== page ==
Missing millionaire and alleged fraudster Melissa Caddick likely had an exit plan if she was ever caught, according to a forensic psychologist.
The Sydney-based financial adviser disappeared on November 12 last year, just two days after police revealed she was being investigated for allegedly siphoning tens of millions of dollars from her clients.
Detectives have suggested they believe Ms Caddick is still alive, and are investigating whether she fled to Queensland.
Missing millionaire and alleged fraudster Melissa Caddick (pictured) likely had an exit plan if she was ever caught, according to a forensic psychologist
Detectives have suggested they believe Ms Caddick is still alive, and are investigating whether she fled to Queensland (pictured, Ms Caddick’s husband)
Sarah Yule, who worked for NSW Police as a senior forensic psychologist, said someone who committed ‘sustained, calculated, thought out offences’ likely had a plan, Daily Telegraph reported.
‘When they are planning that sort of criminal behaviour it is probably more likely they are also planning what they will say and do when they get caught,’ she said.
Dr Yule added it was important to research the person’s history to understand their movements and the motivations behind their actions.
‘The criminal activity is relevant as it goes to an understanding of that person, what they are capable of and how far they might go to pursue their own goals even to the detriment of someone else,’ she said.
Police are running out of time to access crucial CCTV footage which may provide a lead on the whereabouts of the 49-year-old – including video from Sydney airport.
Most cameras automatically delete footage after 30 days to make space for new data, meaning officers are in a race against time to find any evidence of her fleeing Sydney.
Ms Caddick, 49, vanished on November 12, two days after a Federal Police raid on her $6.1million Dover Heights home for allegedly misappropriated tens of millions in investors’ funds
They are particularly interested in any CCTV footage near the airport, as well as Point Piper and Pulpit Point marinas, Watson’s Bay, Hermit Bay and Parsley Bay wharves.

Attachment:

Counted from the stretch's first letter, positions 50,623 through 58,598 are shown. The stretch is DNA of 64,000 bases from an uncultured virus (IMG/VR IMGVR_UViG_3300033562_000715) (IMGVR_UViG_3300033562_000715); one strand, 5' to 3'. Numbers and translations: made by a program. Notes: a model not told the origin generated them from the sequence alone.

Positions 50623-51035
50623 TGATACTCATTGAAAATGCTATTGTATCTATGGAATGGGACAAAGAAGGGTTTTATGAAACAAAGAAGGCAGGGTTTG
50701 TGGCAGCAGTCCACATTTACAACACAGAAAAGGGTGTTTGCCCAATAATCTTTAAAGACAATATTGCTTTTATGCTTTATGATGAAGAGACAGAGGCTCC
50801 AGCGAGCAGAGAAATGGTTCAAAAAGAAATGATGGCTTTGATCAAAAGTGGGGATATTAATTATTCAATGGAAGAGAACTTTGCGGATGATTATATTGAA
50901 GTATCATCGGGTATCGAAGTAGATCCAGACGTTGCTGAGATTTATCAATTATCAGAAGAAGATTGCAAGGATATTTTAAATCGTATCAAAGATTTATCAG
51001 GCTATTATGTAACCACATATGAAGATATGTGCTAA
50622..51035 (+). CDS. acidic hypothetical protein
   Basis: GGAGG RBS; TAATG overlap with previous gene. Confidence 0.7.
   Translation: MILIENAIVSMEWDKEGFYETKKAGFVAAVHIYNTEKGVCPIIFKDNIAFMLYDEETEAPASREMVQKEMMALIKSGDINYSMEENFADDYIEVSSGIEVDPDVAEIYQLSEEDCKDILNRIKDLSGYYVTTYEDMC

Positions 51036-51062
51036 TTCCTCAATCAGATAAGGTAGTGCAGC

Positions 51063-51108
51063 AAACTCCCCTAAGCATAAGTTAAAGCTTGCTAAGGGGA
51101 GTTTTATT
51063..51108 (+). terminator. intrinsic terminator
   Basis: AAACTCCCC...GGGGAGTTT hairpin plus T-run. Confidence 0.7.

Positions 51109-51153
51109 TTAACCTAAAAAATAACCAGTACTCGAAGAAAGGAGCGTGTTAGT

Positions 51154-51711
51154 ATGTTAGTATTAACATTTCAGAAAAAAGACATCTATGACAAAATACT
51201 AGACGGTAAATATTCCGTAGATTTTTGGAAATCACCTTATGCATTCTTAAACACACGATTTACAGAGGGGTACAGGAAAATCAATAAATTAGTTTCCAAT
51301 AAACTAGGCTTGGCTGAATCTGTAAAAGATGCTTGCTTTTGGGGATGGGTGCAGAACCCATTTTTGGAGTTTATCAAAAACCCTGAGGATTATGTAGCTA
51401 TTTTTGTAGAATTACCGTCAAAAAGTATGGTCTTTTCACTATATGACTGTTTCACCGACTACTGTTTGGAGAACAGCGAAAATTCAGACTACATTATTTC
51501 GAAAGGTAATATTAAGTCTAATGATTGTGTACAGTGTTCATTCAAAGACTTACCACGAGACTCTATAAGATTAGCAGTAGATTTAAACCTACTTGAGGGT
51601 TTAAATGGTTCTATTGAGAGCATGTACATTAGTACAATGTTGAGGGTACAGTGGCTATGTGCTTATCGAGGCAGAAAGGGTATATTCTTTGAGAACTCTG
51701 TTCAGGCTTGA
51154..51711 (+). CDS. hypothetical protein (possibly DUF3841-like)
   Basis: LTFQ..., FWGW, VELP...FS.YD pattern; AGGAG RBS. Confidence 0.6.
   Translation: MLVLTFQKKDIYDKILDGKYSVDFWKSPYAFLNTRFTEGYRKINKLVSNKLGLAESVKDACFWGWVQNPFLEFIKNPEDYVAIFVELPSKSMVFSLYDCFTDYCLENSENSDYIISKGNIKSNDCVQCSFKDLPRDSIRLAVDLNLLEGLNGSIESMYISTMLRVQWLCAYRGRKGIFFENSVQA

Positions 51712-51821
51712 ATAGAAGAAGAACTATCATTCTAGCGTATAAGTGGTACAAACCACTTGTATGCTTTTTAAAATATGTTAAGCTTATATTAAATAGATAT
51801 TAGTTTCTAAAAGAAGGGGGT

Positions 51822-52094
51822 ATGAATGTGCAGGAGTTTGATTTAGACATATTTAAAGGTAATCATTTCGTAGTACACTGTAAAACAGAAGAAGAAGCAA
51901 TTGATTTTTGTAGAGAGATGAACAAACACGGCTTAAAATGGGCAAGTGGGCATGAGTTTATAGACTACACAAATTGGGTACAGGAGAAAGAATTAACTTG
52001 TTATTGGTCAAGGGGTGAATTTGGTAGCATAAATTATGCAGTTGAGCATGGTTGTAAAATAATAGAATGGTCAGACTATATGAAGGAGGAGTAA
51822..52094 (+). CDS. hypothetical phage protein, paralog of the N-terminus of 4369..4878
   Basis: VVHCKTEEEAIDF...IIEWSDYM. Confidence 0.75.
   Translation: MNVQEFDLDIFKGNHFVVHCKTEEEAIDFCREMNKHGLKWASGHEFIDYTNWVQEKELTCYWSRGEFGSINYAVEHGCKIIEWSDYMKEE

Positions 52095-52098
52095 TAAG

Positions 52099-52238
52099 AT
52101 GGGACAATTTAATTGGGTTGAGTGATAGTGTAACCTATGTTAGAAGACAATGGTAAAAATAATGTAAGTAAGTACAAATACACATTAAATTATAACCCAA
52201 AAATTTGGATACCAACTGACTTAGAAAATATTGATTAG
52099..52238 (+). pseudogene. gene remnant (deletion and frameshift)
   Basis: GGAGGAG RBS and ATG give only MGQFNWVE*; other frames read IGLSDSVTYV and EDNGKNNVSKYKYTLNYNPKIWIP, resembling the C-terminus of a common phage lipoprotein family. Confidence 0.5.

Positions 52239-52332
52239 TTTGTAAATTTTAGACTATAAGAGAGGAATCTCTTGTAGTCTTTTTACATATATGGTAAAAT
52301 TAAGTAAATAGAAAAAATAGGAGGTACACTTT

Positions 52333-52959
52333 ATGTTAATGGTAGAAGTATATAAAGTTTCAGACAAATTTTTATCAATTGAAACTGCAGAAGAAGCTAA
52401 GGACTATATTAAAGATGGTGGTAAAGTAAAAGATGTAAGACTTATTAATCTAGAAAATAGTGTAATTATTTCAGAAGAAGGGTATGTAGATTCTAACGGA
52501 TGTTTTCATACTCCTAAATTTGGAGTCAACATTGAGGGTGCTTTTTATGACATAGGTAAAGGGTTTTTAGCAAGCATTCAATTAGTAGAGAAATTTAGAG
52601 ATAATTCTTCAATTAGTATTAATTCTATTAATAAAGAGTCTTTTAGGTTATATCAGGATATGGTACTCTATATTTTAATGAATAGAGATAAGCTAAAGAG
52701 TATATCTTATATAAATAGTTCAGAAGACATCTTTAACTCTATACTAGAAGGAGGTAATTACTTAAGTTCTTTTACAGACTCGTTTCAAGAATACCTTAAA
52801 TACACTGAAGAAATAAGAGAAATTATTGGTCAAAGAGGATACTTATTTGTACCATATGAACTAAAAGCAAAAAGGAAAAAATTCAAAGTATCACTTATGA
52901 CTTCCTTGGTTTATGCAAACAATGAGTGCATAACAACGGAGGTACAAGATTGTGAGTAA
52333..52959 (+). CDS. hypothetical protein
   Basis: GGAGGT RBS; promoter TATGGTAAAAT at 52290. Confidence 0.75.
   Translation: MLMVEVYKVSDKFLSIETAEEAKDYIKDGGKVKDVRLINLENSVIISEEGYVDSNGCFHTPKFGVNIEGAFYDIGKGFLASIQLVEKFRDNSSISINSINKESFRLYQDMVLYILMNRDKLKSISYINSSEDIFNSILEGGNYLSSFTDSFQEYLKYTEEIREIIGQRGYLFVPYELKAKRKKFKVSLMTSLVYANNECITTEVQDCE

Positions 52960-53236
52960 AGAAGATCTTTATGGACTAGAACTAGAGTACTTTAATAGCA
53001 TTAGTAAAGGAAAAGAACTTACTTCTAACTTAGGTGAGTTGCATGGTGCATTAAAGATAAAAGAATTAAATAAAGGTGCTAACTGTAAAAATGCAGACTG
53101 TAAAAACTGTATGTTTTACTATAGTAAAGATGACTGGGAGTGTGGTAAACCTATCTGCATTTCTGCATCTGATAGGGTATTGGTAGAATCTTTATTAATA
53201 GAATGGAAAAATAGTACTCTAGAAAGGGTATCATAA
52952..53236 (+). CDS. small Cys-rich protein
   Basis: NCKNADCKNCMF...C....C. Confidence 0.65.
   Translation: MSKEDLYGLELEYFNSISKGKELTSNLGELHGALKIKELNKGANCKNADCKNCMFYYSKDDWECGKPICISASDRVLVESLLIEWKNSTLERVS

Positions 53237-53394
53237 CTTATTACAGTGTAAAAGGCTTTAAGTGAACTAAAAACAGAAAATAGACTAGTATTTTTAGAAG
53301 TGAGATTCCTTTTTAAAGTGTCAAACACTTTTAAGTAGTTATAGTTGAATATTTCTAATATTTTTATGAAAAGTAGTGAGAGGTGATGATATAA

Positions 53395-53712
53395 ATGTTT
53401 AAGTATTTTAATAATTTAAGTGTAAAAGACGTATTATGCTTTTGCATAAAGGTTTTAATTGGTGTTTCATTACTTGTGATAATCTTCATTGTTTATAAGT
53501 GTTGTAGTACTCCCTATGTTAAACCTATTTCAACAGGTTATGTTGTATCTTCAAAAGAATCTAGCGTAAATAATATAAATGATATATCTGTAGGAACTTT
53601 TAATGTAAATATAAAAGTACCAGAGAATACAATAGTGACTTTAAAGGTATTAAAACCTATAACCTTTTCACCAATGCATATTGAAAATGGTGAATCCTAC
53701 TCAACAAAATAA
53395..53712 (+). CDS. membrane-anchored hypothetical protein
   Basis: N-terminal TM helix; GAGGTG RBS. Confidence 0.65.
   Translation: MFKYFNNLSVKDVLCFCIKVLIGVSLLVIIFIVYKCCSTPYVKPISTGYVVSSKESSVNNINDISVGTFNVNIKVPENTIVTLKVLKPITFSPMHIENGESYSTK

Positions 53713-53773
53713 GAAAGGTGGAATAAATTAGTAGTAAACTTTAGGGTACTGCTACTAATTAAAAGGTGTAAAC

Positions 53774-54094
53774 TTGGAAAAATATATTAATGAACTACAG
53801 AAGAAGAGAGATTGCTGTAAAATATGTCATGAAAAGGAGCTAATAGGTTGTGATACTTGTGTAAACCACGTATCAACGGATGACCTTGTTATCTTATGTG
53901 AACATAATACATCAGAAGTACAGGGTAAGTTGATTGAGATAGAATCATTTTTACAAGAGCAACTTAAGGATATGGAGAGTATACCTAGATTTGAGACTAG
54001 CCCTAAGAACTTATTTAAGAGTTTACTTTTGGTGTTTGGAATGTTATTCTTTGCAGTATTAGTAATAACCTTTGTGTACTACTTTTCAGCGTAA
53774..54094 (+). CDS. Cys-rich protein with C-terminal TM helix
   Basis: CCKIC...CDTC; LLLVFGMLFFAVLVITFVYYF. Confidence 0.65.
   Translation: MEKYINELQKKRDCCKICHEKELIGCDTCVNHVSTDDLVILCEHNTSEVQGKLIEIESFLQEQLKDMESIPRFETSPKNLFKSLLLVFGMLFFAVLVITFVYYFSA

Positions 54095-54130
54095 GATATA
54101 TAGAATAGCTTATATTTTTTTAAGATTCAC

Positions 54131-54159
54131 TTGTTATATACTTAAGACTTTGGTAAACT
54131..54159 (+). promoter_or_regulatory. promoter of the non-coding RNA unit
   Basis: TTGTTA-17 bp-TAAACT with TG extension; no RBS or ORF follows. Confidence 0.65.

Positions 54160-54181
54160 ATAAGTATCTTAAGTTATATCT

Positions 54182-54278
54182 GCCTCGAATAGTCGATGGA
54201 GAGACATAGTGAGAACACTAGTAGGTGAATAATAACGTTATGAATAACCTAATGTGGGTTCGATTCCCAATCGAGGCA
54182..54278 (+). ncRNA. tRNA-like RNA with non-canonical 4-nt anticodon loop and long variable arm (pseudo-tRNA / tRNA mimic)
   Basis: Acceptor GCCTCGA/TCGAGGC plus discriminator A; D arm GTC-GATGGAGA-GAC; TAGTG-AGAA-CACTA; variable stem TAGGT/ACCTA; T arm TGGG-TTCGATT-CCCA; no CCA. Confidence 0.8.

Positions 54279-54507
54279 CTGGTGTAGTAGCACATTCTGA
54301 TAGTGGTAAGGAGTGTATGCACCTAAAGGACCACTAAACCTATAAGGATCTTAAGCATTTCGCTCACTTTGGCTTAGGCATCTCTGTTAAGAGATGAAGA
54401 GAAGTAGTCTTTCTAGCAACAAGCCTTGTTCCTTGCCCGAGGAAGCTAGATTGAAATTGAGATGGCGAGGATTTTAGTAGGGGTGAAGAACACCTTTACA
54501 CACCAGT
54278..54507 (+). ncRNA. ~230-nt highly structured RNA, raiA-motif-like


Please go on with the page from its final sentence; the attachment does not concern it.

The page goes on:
Footage taken at Edgecliff and Bondi Junction train stations are also forming part of the investigation, The Daily Telegraph reported.
60 Minutes revealed several of Ms Caddick’s former friends – victims of her alleged financial scheme – are assisting police in the hopes of having some of their money returned.
Former NSW Police lead detective Gary Jubelin is also assisting, and questioned whether Ms Caddick had accessed her phones since her disappearance.
‘Have accounts been activated? Have phones been used?’ he asked.
A friend of Ms Caddick’s previously revealed her WhatsApp account had been accessed twice since her disappearance.
Several of Ms Caddick’s former friends – and the victims of her financial scheme – are assisting police in the hopes of having some of their money returned to them (pictured, alleged victim Michelle Leslie and her partner)
Ms Caddick’s husband (pictured together) claims to have not heard from her since her disappearance. He is not accused of any wrongdoing
Ms Caddick, 49, used to live an extravagant lifestyle with her husband (on right, she is wearing a Stefano Canturi necklace she claims was valued at $250,000)
In screenshots seen by Daily Mail Australia, Ms Caddick’s account had ‘seen’ two messages sent by the friend in the days after she went missing.
Detective Jubelin now seems to think that might be a clue in eventually tracking her down.
Another detective explained that there are ‘a lot of accounts, a lot of movement and a lot of money,’ linked to the matter.